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Henry Stimson knew a thing or two about excellence. A graduate of Andover and Yale, he was a famed lawyer, the governor general of the Philippines, secretary of war and secretary of state, and was, by any standard, among the cream of political life in the United States. Yet four years before his death in 1950, he wrote a letter to James B. Conant ’14 that suggested something less than satisfaction:
“The young men of that time who were, like myself, seeking to find the summum bonum of life were not being led to religion by that atmosphere. I do not wish to criticize Harvard; she gave me many of my dearest friends, as well as my admirable instruction in the law, but I was a young man of 21 troubled by religious doubts which young men are troubled by in their search for the living truth of life, and I got none of that from Harvard.”
By and large, this kind of absence still remains today. And while I am not entirely partial to Stimson’s view—he suggested that Harvard should produce prophets and spiritual leaders that would satisfy “the feeling of religious need [that] is abroad in our people today”—what Stimson said is a kind of metaphor for modern secular society. Contemporary society has attempted to do away with religion, but because it cannot find anything to replace religion with, it has been confronted over and over by the resurrected hydra. So the void remains.
This wasn’t always the case. Harvard began as a seminary, and its earliest ideal was Charles Kingsley’s “manly Christian character,” which was propagated in the form of the daily chapel and which the liberal reformist Charles W. Eliot, Class of 1853, abolished in 1886. Later, with the rise of science, the intellectual program came to revolve around citizenship and manly duty to society and state, but even this identity was lost during the 60s. The inclusion of minorities in the university system made the enforcement of WASP virtues both politically unfeasible and morally unjustifiable. Since then, we have witnessed a kind of moral dispersion. We now value excellence but don’t know what to be excellent in.
The answer is not to return to religion and Protestant values. No matter how much some conservatives may wish it, that era is over. William F. Buckley, still shamelessly venerated by the conservative establishment, opposed meritocratic admissions for racial and ethnic minorities at Yale in 1967 when he ran a guerilla campaign to obtain a seat on the Yale Corporation (he lost). Being a minority, I, like many others, am indebted to the liberal revolution.
What must happen now is a revival of moral inquiry in higher education. It must be humble, to be sure, one that does not preach a certain view of the good life but encourages us to search for it. It is not morality I am advocating, but moral inquiry.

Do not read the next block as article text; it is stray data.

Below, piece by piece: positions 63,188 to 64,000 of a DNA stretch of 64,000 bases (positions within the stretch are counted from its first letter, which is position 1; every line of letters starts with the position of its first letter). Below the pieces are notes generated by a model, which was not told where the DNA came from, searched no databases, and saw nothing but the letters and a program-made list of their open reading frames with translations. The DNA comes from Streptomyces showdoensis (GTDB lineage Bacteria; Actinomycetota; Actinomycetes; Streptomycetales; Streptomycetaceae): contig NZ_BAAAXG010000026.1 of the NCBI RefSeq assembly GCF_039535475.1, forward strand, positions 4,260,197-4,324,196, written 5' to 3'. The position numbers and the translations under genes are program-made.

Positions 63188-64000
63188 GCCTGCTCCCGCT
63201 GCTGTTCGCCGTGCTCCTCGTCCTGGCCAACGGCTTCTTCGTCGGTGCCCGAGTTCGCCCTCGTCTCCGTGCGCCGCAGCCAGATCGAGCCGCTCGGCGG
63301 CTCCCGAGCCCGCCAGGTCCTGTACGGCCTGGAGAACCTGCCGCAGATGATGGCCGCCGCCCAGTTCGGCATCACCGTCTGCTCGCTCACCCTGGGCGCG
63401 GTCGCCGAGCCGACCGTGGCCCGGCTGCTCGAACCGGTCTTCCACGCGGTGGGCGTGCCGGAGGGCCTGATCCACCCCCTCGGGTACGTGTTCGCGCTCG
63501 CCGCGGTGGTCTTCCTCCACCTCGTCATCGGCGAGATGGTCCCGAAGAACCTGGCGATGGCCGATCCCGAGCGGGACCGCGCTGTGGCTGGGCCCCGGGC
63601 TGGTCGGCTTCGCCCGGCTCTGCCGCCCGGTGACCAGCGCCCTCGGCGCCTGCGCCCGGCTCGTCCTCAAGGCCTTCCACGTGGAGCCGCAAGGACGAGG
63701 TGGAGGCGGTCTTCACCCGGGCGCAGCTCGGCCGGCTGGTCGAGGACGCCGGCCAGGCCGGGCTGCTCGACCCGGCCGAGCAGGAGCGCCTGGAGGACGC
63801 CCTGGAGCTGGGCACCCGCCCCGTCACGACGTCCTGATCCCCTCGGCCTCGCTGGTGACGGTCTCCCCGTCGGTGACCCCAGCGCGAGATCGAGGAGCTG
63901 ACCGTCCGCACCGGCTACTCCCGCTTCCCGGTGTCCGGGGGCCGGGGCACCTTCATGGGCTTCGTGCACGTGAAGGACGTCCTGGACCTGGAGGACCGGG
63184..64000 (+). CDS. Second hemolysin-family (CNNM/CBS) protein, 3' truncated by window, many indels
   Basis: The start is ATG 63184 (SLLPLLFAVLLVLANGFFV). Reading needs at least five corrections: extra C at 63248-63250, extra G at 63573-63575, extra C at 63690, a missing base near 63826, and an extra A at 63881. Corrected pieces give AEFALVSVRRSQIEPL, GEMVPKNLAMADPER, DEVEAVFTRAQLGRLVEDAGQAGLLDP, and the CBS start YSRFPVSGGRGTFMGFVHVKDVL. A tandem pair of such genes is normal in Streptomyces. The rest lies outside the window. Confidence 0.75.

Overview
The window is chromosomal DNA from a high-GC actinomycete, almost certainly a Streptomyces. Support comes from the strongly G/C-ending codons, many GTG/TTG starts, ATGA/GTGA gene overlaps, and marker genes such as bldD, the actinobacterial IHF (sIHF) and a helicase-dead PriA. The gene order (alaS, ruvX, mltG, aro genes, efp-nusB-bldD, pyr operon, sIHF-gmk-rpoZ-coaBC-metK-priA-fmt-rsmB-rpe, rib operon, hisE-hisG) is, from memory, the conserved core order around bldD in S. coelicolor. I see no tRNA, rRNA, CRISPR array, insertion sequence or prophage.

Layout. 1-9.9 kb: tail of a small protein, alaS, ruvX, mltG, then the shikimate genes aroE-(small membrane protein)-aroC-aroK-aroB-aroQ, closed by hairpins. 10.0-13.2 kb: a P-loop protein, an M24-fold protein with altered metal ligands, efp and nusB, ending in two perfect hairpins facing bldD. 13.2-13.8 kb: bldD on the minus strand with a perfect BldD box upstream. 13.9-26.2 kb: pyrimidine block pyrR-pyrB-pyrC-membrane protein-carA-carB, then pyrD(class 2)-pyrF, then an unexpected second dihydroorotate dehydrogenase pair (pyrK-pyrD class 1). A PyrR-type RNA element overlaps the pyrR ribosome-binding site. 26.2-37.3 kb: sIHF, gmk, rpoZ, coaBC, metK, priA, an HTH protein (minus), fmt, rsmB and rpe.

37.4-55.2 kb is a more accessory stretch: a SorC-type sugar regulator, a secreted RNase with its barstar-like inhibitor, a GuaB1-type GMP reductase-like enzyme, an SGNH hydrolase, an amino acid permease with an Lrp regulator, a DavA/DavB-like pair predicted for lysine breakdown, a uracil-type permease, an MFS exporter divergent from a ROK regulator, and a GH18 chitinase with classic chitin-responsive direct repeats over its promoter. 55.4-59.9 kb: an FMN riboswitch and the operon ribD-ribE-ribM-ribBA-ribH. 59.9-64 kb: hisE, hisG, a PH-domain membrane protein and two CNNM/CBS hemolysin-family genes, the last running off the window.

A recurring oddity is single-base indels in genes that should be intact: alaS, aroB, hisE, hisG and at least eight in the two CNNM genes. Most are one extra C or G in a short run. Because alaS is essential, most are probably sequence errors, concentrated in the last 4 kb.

This is a task that universities have all but abandoned. Harvard College, under the leadership of Dean Henry Rosovsky in 1978, irresponsibly marginalized moral inquiry to a “moral reasoning” core requirement, fooling itself into thinking that a few months of reading can aid the self-realization of a lifetime. The latest update on the Core similarly ghettoizes moral reasoning into a fixed few courses.
Of course, one might say a discussion of any text, literature or history or politics, involves moral discussion and judgment. I am, of course, not blind to the moral force of humanistic inquiry, a point that Martha Nussbaum, among others, has made quite well. But the current model of university education seems particularly divorced from human action; its practical dimension seems to have been outsourced to extracurricular groups on campus. Yet mere intellectualism cannot in any way be said to replace the satisfaction of religious instruction.
What the College should do is expand an already-existing essay program, in which freshmen come together to discuss, among other texts, Ralph Waldo Emerson’s 1841 essay “Self-Reliance” within their proctor groups. The initiative was started by Archie C. Epps III, in part to counter the racial tensions on campus that eventually led to randomization. Since then, essays have been added and subtracted, but Emerson’s “Self-Reliance” has always been among them.
It is difficult to overestimate the significance of Epps’ regiment. Whether or not it aided racial integration is irrelevant, though it probably did. This was Harvard’s first mandatory intellectual anything in 43 years, and it is everything the Core is not. The program legislates importance; the text is decided by administrative fiat. It built a community: Everyone underwent a shared experience. Epps had singlehandedly revived a tradition that had been dead at Harvard for almost half a century.
At last, we have precedent. The College must expand this program to include sophomores, juniors, and seniors, who too should have a similar start to their year. Students will be free to disagree with the texts. They can say, for example, that Emerson was racist (on Blacks: “destined for museums like the Dodo”), or that he contradicted himself on many occasions, or that his views are unconducive to a stable society. The point is not to achieve consensus, but rather to help students think practically, for themselves, of how life must be lived.
Most of Harvard is a theme park built for professors and scholars. Students are mere trespassers. But there are some functioning rides, and the freshman week textual discussion is one of them. My discussion group provoked genuine debate; it felt important and gave value to the idea of a liberal arts education. It was among the best I’ve ever had at Harvard. This indicates the quality of that discussion, but it also tells you something of what ails Harvard today.
Sahil K. Mahtani ’08 is a history concentrator in Winthrop House. His column appears on alternate Fridays.
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